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Accountabilityby Mark Reutter12:59 pmAug 11, 20200

Retired deputy comptroller caught shredding city documents

A phantom presence: Retired last April from her City Hall job, Harriette Taylor was found shredding documents last week in a back room

Above: Deputy Comptroller Harriette Taylor at a Board of Estimates pre-meeting before she retired. (Fern Shen)

Bernice H. “Harriette” Taylor, who retired last April as Comptroller Joan Pratt’s top lieutenant and clerk to the Board of Estimates, was the person found shredding records at City Hall last week, multiple sources have told The Brew.

Pratt today confirmed that Taylor was in the comptroller’s office last Friday and, shortly thereafter, agents from the Office of the Inspector General collected shredded paper from the room that Taylor had been using.

Pratt said the agents picked up “some paper from the shredding machine and, I was told, some paper that was in a trash bag.”

Pratt said she had been teleworking from home when a staff member called to say that Taylor had entered the office. “I wasn’t there so I don’t know, but I believe she had come to clear out personal things she had left behind when she retired,” Pratt said.

Inspector General Isabel Mercedes Cumming declined to confirm or deny the Friday “raid” or say what shredded documents may have been found by her staff.

Sources told The Brew that Taylor was present in the comptroller’s office last Thursday, reportedly shredding agency papers. Taylor has not returned several voice messages requesting comment.

Last Friday, Fox45 News reported that the destruction of documents by “an ex-employee” in Pratt’s office had led Acting City Solicitor Dana Moore to advise Pratt to stop anyone from destroying records during an active federal investigation.

Last March, The Brew reported that the U.S. Department of Labor was investigating possible violations of federal wage and hours laws by Pratt’s office.

U.S. Labor Department opens investigation of Baltimore comptroller’s office (3/19/20)

A federal investigator had questioned employees about a requirement that they work late one or two days a week to prepare the Board of Estimates agenda, but were not paid overtime or awarded comp time.

Asked if Taylor was shredding documents related to the DOL hours investigation, Pratt said, “She could have done that before she left and we would never have known.”

Shortly after she was interviewed by DOL, Taylor submitted her papers to retire, effective April 1.

Asked if Taylor might have been shredding payroll and hours documents on Friday, Pratt said, “Harriette is an attorney, and I can’t believe she was shredding documents in reference to the Department of Labor.

“That makes no sense,” Pratt continued. “Why would she wait four or five months to do that? She could have done that before she left and we would never have known.”

Mayor Jack Young presides at the Board of Estimates pre-meeting on July 17. To his right is Council President Brandon M. Scott. (Mark Reutter)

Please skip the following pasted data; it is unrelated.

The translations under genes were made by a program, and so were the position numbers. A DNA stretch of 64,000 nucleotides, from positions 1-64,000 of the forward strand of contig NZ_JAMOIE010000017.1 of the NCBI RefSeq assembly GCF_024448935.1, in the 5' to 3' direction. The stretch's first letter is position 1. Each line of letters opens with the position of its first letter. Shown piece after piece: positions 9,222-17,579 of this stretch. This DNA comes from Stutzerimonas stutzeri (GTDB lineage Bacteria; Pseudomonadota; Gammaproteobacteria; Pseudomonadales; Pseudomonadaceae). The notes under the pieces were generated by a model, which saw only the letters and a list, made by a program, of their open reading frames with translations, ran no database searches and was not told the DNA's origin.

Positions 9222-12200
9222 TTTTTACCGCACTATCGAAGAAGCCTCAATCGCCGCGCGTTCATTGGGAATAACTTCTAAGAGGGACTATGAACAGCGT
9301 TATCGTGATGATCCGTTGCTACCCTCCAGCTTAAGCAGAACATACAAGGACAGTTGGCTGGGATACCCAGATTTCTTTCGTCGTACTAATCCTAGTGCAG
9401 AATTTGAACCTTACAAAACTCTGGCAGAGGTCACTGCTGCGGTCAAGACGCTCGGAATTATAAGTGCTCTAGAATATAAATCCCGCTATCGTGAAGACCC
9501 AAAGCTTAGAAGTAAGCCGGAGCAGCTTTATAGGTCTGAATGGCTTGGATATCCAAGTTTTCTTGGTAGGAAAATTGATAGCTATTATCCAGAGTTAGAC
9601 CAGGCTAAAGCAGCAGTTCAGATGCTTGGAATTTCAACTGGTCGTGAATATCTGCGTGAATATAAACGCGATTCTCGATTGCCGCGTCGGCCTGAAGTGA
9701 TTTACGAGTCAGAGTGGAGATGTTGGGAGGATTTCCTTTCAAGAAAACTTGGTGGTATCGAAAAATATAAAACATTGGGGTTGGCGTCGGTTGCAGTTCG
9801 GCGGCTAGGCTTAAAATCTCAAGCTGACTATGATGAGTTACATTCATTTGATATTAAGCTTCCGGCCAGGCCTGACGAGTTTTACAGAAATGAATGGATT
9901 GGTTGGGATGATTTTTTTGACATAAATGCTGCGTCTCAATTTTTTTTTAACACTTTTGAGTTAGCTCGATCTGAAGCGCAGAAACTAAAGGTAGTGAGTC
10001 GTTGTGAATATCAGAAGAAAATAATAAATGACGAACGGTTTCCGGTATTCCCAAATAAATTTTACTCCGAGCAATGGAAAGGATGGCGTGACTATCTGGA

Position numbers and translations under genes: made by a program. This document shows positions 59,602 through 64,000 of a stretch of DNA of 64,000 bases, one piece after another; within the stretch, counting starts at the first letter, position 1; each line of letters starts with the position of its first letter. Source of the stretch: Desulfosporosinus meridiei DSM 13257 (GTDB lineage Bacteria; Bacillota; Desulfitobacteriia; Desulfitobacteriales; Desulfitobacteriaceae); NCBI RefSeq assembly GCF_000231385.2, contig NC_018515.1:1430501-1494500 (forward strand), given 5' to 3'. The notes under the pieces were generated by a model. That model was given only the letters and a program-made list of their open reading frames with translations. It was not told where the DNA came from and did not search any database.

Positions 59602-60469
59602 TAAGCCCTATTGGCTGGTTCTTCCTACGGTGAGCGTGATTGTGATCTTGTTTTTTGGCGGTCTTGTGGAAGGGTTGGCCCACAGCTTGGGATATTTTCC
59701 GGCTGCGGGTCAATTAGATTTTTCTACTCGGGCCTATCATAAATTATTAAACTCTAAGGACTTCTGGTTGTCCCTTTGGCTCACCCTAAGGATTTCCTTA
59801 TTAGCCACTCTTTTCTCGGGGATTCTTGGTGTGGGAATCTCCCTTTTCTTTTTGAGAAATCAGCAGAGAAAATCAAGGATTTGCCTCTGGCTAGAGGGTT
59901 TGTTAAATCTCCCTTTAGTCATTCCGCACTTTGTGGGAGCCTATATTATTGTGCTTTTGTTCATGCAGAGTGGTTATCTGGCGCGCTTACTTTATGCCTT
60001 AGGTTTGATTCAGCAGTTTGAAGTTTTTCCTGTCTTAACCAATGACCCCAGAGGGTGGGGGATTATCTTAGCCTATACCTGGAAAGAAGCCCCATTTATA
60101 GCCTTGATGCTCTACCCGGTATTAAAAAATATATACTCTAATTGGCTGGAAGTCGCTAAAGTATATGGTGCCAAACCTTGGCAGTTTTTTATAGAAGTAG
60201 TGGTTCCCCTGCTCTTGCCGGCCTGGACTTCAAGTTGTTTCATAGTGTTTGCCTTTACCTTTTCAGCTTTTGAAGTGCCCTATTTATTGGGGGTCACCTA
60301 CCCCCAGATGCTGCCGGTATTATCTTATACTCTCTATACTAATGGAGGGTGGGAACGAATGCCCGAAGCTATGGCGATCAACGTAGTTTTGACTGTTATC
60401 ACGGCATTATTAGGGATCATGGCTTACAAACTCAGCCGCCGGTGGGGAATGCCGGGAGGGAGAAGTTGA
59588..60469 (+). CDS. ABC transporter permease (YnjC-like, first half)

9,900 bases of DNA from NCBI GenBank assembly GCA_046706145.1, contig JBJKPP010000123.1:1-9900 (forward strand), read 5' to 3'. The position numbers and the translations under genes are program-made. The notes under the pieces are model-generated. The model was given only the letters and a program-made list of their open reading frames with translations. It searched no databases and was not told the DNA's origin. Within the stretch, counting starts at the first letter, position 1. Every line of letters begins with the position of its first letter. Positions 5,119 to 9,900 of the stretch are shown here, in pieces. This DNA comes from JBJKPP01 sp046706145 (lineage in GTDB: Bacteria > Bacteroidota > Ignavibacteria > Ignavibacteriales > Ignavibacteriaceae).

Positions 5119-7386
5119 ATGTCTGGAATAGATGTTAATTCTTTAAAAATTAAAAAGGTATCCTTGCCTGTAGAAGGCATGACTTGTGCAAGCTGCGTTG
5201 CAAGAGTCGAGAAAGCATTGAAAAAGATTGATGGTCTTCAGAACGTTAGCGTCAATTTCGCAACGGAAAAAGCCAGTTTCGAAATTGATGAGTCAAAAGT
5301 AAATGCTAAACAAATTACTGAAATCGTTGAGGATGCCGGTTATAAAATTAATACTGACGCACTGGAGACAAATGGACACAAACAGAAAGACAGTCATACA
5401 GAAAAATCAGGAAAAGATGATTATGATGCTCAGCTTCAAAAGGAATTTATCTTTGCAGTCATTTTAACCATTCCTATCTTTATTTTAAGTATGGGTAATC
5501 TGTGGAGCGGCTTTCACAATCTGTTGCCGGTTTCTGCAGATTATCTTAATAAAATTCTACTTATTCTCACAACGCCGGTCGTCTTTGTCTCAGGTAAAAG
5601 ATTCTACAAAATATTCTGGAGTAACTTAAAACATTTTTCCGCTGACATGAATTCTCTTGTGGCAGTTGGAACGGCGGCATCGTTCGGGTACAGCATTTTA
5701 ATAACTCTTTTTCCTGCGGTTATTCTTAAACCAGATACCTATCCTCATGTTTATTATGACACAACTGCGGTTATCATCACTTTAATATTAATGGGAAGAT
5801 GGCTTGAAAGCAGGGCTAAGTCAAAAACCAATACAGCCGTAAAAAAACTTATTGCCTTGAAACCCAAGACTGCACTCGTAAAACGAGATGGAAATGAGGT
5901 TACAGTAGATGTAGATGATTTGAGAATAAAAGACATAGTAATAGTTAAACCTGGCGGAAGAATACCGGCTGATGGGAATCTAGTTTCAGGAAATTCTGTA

Harriette Taylor (right) at a Board of Estimates pre-meeting last July. Also present: Mayor Jack Young (center) and (to the left) Council President Brandon Scott, former City Solicitor Andre Davis, City Auditor Josh Pasch and Deputy Finance Director Steve Kraus. (Mark Reutter)

Phone Calls and Visits

Taylor had been deputy comptroller since September 1996, hired after Pratt won the first of her six terms as Baltimore’s comptroller. (Before Taylor went to work for Pratt, Pratt had worked for Taylor at the Legal Aid Bureau.)

In June, Pratt lost her bid for a seventh term to Councilman Bill Henry and will leave office in December.

Sources tell The Brew that after retiring from her $167,000-a-year job, Taylor made frequent calls to the comptroller’s office and was seen at City Hall on off-hours.

Retiring employees are required to surrender their ID cards, office keys, garage passes, and city-issued cellphones and laptops. And since the outbreak of Covid-19, City Hall has not been open to the public except to those who have scheduled appointments.

Asked how Taylor got into the building on Friday, Pratt said, “I assume she walked in through the front door.”

Comptroller Joan Pratt and her deputy Harriette Taylor review documents at the Board of Estimates pre-meeting. (Fern Shen)

Comptroller Joan Pratt and Harriette Taylor review documents at a Board of Estimates pre-meeting last March. (Fern Shen)

Records Retention Law

Maryland requires all public employees to “retain and protect all records in their custody” and to receive permission from the Maryland State Archivist before they “shall destroy, sell or otherwise dispose of any record in such person’s care or custody.”

The law further calls on agency heads, such as Pratt, to maintain an active and continuous program for the efficient management of records, including electronic records, and to establish procedures to ensure their retention.


From the “Records Management Guidance” issued by the Maryland State Archives. (msa.maryland,gov)

Pratt said she believes all Board of Estimates records are in order and properly stored.

Since Taylor’s retirement, Pratt has presided over the board’s Wednesday noon opening of bids on city contracts, along with Moore and Acting Public Works Director Matthew Garbark.

Pratt indicated today that her longtime deputy will no longer be welcomed. “Harriette will not be coming back into this office. And she will not be returning to City Hall. She is not an employee.”

• To reach this reporter: reuttermark@yahoo.com

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